An epoxide is a cyclic ether with a three-atom ring. This ring approximates an equilateral triangle, which makes it strained, and hence highly reactive, more so than other ethers. They are produced on a large scale for many applications. In general, low molecular weight epoxides are colourless and nonpolar, and often volatile.[1]Contents1 Nomenclature 2 Synthesis2.1 Heterogeneously catalyzed oxidation of alkenes 2.2 Olefin oxidation using organic peroxides and metal catalysts 2.3 Olefin peroxidation using peroxycarboxylic acids 2.4 Homogeneously catalysed asymmetric epoxidations 2.5 Intramolecular SN2 substitution 2.6 Nucleophilic epoxidation 2.7 Biosynthesis3 Reactions3.1 Niche reactions4 Uses 5 Safety 6 See also 7 ReferencesNomenclature[edit] A compound containing the epoxide functional group can be called an epoxy, epoxide, oxirane, and ethoxyline. Simple epoxides are often referred to as oxides. Thus, the epoxide of ethylene (C2H4) is ethylene oxide (C2H4O)
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Eicosapentaenoic Acid
Eicosapentaenoic acid
Eicosapentaenoic acid
(EPA; also icosapentaenoic acid) is an omega-3 fatty acid. In physiological literature, it is given the name 20:5(n-3). It also has the trivial name timnodonic acid. In chemical structure, EPA is a carboxylic acid with a 20-carbon chain and five cis double bonds; the first double bond is located at the third carbon from the omega end. EPA is a polyunsaturated fatty acid (PUFA) that acts as a precursor for prostaglandin-3 (which inhibits platelet aggregation), thromboxane-3, and leukotriene-5 eicosanoids. Studies of fish oil supplements, which contain EPA, have failed to support claims of preventing heart attacks or strokes.[1][2][3]Contents1 Sources 2 Clinical significance 3 References 4 External linksSources[edit] EPA is obtained in the human diet by eating oily fish or fish oil, e.g. cod liver, herring, mackerel, salmon, menhaden and sardine, and various types of edible seaweed and phytoplankton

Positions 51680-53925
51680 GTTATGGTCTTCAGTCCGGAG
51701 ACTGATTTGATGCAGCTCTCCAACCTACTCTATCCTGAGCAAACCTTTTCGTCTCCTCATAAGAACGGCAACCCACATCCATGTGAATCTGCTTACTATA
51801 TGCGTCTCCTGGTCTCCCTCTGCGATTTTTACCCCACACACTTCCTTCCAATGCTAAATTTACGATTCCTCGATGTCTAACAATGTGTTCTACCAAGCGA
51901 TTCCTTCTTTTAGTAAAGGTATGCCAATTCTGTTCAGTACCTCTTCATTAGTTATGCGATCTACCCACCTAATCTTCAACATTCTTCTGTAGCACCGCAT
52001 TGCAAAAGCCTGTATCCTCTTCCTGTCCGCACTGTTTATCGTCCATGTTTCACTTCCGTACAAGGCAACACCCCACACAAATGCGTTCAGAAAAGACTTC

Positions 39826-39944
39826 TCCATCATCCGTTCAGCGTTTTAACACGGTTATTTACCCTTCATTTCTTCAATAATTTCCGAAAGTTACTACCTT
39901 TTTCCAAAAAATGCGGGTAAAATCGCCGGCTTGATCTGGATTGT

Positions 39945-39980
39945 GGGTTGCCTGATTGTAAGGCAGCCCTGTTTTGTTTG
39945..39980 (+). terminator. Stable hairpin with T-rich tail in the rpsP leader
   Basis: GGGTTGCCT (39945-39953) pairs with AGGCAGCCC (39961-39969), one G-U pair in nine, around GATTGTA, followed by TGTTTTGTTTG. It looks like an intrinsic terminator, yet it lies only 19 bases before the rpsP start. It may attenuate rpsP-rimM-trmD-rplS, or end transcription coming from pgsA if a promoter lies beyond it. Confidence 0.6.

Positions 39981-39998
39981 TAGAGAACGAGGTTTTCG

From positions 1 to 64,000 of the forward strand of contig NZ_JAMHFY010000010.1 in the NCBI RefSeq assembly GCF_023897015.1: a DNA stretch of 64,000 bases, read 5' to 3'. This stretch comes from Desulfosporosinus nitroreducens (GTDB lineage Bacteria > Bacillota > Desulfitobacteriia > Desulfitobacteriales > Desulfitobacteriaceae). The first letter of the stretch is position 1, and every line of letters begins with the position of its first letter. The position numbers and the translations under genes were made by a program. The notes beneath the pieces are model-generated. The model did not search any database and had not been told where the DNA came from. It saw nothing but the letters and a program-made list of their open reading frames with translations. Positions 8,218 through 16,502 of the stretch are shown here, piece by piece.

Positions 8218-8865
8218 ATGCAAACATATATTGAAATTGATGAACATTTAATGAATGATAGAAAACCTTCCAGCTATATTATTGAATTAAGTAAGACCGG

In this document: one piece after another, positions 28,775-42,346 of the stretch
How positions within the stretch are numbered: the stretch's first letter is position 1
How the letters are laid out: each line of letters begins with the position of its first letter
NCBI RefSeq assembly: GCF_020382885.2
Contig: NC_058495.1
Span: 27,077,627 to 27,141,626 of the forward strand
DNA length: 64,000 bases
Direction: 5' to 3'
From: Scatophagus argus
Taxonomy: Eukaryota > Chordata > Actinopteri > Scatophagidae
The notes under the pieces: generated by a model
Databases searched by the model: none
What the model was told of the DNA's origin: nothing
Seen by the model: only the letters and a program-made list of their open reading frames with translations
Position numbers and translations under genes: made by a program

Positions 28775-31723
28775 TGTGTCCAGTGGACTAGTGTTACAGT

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Arteriole
An arteriole is a small-diameter blood vessel in the microcirculation that extends and branches out from an artery and leads to capillaries.[1] Arterioles have muscular walls (usually only one to two layers of smooth muscle) and are the primary site of vascular resistance. The greatest change in blood pressure and velocity of blood flow occurs at the transition of arterioles to capillaries.Contents1 Structure1.1 Microanatomy2 Physiology2.1 Blood pressure 2.2 Stretch3 Clinical significance3.1 Disease3.1.1 Arteriosclerosis 3.1.2 Arteritis3.2 Medication4 Metarterioles 5 See also 6 ReferencesStructure[edit] Microanatomy[edit] In a healthy vascular system the endothelium lines all blood-contacting surfaces, including arterioles, arteries, veins, capillaries, and heart chambers
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Inflammation
Inflammation
Inflammation
(from Latin
Latin
inflammatio) is part of the complex biological response of body tissues to harmful stimuli, such as pathogens, damaged cells, or irritants,[1] and is a protective response involving immune cells, blood vessels, and molecular mediators
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Angiogenesis
Angiogenesis
Angiogenesis